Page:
Northlight Theatre

Woe unto them that call evil good, and good evil. –Isaiah 5 : 20. Cited in the program notes for Two.

Chaim Levi looks for affinities between things. An acerbic old Holocaust survivor, a rabbi without a minyan, who supports himself on bitterness and piano lessons, Levi likes to expound–in long, riffing, mystical/satirical lectures–on Jews and Hebrew and how the two of them have come to be tied up together in innumerable knots. How they mirror each other like old married folks. How they read each other’s minds; share each other’s horrors, memories, God. How they’re ultimately one and the same.

Ron Elisha’s looking for affinities, too. But not just the familial sort that occupy Rabbi Levi. Elisha’s play, Two–in which Levi figures–attempts to find affinities where most of us would never concede them. Impossible affinities between antithetical forces. Between criminal and victim, friend and enemy, master and slave, atheist and devotee, Arab and Israeli, Nazi and Jew. Two tries to draw them all up together into some kind of transcendent human One. To show that they’re fundamentally the same.

Which is noble, I suppose. Or at least good-hearted.

Trouble is, Elisha’s methods aren’t quite kosher. He achieves his grand unity not by reconciling distinctions but by refusing to acknowledge them. He brings up epic disparities and then tries to ignore them, patching them over with simpleminded solutions based on cheap theatricks–and even cheaper psychiatricks. From the fascinations of Rabbi Levi’s lectures, Two slides quickly into chaos. It’s intellectually weak, emotionally false, and morally idiotic. Desperate for a synthesis, Elisha ends up calling evil good, and good evil. And the result, as the prophet foretold, is woe.

(All right. Anybody who still wants to see Two had better stop right here, because I’m going to give away the show now.)

It’s spring 1948. Palestine’s about to explode over the issue of Israeli statehood, and Rabbi Levi’s living in a dismal cellar somewhere in Germany, minding his own business. In walks Anna, a young German, recently of Auschwitz. She asks the rabbi to teach her Hebrew, so she can go to Palestine. Levi protests that Hebrew’s not a necessity in Palestine. She offers American dollars, however, and he starts in teaching.

Anna’s accounts of herself shift suspiciously from day to day. Levi finally trips her up and she’s forced to admit she wasn’t a prisoner at Auschwitz, but an SS guard. She distributed chocolates to doomed Jewish children, in order to calm them on their way to the gas chambers.

To his credit, Rabbi Levi punches her out. Knocks her down and bloodies her mouth. And in the process, experiences a cathartic reaction. Consciously repressed memories start to surface. He reminisces over the horrors of the death camps, dwelling in particular on two instances when he saved his own life at another’s expense.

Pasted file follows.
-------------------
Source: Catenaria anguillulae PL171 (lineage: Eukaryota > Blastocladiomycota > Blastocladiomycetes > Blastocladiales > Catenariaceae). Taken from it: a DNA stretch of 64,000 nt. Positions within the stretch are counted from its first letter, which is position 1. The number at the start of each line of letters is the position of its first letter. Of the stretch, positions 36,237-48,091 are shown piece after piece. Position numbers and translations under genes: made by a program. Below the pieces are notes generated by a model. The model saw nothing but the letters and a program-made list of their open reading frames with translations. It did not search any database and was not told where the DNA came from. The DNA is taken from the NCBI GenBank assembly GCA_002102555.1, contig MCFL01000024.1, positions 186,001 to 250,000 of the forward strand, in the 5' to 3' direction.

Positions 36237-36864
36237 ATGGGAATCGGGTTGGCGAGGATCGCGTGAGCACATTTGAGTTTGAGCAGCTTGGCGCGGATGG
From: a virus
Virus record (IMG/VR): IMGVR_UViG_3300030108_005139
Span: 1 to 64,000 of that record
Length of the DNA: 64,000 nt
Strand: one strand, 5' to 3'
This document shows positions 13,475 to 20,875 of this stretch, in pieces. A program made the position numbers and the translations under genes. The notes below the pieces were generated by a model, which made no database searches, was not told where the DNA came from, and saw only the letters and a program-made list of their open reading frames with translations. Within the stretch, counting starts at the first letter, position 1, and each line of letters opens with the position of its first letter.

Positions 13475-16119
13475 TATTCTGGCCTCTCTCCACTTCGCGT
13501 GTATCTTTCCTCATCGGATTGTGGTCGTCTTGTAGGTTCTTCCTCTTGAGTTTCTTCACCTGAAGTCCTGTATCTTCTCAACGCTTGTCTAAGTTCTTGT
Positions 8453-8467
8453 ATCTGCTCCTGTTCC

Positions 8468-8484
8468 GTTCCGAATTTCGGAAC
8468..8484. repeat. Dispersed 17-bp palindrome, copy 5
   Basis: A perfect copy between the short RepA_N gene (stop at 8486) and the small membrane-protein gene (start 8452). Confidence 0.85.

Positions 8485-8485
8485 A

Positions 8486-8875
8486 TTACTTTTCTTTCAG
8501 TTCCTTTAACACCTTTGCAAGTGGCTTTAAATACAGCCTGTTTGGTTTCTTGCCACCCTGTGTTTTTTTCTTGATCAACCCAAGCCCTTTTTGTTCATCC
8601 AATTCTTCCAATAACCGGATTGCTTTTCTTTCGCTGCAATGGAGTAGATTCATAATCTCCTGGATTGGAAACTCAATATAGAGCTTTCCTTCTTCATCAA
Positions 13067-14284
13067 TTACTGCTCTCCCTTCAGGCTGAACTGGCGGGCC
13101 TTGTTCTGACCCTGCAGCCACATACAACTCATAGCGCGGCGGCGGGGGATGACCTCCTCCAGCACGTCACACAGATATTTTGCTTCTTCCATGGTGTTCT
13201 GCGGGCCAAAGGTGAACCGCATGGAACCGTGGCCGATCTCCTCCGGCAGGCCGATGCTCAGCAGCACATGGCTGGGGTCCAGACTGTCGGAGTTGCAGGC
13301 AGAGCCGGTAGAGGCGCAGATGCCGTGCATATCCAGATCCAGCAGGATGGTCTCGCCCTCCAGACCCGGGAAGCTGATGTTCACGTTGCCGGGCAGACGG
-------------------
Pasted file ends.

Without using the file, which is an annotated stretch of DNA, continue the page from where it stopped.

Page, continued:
Anna, meanwhile, has some memories of her own. She tells Levi that though her father was an Aryan, her mother was a Jew. She says her father never turned her mother over to the Nazis, but took to using her as a sort of personal slave instead–beating her brutally, exploiting her sexually, forcing her to live apart from the rest of the family. Anna says she herself started to hate her mother for having visited the shame of Jewishness on her. This hatred developed into a generalized, murderous rage, which the Nazis honed and focused and turned to their own ends.

But of course that nightmare’s behind her. All she wants now, she says, is to reconcile herself with her Jewishness, her mother, her self. Hence the move to Palestine.

Levi’s touched. What survivor of the most extensive and systematic genocide in history wouldn’t be touched by the traumas and dreams of one of his tormentors? He and Anna become fond friends. He even helps her keep an eye out for agents of the war crimes tribunal, which is after her.

And I’m about ready to vomit. Can this be believed? If Elisha truly wants to suggest the possibility of a human affinity even between Nazis and Jews, he’s got to acknowledge the cosmic profundity of the crime that separates them. But here he is, instead, explaining that crime away–ignoring and confusing and excusing it with all kinds of mitigating circumstances and special pleadings. With fight choreography and facile psychologizing. Anna’s not responsible for the children she helped murder, Elisha implies. Why? Because her parents didn’t get along. Anna’s paid her debt to the Jews. Why? Because an old rabbi gave her a knuckle sandwich. Anna’s no worse than anybody else. Why? Because Levi let other people die in his place.

It’s appalling. It’s fucked up. It explains nothing. The Nazis set out to annihilate a people, and all but succeeded. Their actions constitute a special category of atrocity. Their crimes reach out for generations. I was born well after the Shoah, I knew none of the victims, and I’ve never set foot in Europe–but I’ll tell you my heart’s broken by the thing. And if my son grows to be a good man, his heart will be broken too. There’s no end to that. And no equivocating. To pretend otherwise is shoddy and wrong.